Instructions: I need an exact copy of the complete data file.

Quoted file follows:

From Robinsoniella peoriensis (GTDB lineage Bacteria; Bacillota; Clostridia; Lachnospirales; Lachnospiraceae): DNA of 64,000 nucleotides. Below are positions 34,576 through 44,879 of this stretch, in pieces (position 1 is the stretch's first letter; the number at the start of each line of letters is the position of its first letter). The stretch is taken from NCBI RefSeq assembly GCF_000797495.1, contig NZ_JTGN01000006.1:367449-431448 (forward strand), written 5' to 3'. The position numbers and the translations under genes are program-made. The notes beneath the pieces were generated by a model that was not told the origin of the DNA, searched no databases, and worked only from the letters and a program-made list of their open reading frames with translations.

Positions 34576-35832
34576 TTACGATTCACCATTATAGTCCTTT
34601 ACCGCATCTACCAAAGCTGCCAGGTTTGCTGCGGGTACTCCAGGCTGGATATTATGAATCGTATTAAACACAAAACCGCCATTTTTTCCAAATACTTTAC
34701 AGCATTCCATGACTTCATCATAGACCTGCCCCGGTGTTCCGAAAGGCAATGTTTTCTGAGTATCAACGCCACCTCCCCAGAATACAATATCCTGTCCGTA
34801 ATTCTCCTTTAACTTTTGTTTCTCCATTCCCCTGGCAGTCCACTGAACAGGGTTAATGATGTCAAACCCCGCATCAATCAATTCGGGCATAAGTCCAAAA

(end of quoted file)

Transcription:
From Robinsoniella peoriensis (GTDB lineage Bacteria; Bacillota; Clostridia; Lachnospirales; Lachnospiraceae): DNA of 64,000 nucleotides. Below are positions 34,576 through 44,879 of this stretch, in pieces (position 1 is the stretch's first letter; the number at the start of each line of letters is the position of its first letter). The stretch is taken from NCBI RefSeq assembly GCF_000797495.1, contig NZ_JTGN01000006.1:367449-431448 (forward strand), written 5' to 3'. The position numbers and the translations under genes are program-made. The notes beneath the pieces were generated by a model that was not told the origin of the DNA, searched no databases, and worked only from the letters and a program-made list of their open reading frames with translations.

Positions 34576-35832
34576 TTACGATTCACCATTATAGTCCTTT
34601 ACCGCATCTACCAAAGCTGCCAGGTTTGCTGCGGGTACTCCAGGCTGGATATTATGAATCGTATTAAACACAAAACCGCCATTTTTTCCAAATACTTTAC
34701 AGCATTCCATGACTTCATCATAGACCTGCCCCGGTGTTCCGAAAGGCAATGTTTTCTGAGTATCAACGCCACCTCCCCAGAATACAATATCCTGTCCGTA
34801 ATTCTCCTTTAACTTTTGTTTCTCCATTCCCCTGGCAGTCCACTGAACAGGGTTAATGATGTCAAACCCCGCATCAATCAATTCGGGCATAAGTCCAAAA